The upheavals of 1924-5 in the Soviet command do not seem to have gone by without leaving some mark on the operation of the secret military-industrial compact with Germany. Trotsky, under whom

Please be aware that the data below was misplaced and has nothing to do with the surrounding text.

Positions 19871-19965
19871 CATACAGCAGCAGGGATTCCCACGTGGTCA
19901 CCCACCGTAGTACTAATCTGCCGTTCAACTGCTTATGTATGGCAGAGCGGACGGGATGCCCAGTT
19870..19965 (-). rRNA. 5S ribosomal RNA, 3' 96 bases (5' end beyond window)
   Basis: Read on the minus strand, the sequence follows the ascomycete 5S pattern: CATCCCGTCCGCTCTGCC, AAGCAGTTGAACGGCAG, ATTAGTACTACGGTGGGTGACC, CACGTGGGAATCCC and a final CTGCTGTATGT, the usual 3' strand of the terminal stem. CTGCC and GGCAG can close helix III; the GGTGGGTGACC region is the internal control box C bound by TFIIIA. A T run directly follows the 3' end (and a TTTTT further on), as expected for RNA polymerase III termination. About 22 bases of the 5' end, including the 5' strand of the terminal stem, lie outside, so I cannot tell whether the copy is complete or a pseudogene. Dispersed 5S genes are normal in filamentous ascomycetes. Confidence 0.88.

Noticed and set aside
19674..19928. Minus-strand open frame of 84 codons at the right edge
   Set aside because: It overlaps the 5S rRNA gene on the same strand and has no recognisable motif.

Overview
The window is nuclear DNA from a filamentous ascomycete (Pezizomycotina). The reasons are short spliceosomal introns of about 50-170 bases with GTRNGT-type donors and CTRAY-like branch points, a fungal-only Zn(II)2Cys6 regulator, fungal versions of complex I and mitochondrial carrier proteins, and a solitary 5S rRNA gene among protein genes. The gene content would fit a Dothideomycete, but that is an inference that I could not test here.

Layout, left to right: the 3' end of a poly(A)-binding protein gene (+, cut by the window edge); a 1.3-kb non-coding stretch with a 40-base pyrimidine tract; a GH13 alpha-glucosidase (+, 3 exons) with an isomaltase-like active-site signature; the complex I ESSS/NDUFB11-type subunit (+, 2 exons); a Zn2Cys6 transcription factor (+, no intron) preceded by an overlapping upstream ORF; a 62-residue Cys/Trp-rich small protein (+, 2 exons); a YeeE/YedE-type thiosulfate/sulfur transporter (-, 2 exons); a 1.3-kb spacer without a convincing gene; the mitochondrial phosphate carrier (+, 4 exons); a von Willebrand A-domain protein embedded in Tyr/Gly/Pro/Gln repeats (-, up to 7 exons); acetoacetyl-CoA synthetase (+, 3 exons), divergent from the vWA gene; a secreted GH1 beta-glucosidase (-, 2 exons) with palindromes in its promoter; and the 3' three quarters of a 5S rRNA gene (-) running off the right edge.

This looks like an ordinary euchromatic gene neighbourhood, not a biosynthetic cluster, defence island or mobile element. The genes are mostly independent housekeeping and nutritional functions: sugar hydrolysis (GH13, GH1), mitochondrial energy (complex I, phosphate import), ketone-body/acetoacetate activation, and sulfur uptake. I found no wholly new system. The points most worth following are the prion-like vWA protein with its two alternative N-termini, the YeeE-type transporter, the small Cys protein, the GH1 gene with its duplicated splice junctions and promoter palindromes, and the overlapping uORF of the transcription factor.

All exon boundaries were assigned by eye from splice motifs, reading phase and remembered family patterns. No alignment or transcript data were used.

the first contacts had been contrived, made his last recorded appearance on this particular scene in the summer of 1924, when in June, BrockdorffRantzau had complained to him that there seemed to be a certain Russian dilatoriness, possibly obstruction even, in pursuing the terms of the joint undertaking. A point in question was the fate of the Junkers' subsidy for the Russian factory, which was injeopardy since this depended on definite orders being placed. As Frunze's reforms gathered momentum, new Soviet military-industrial priorities were being worked out with a definite shift in emphasis on the development of an indigenous war-industry and military potential. Soviet intelligence was primarily concerned with industrial espionage. Stalin's speech on military policy to the Central Committee on 19th January, 1925, was an indication that sharp divisions of opinion existed over military policies, although Trotsky's policy of contact with the Reichswehr survived in its essentials even if operated by a new command.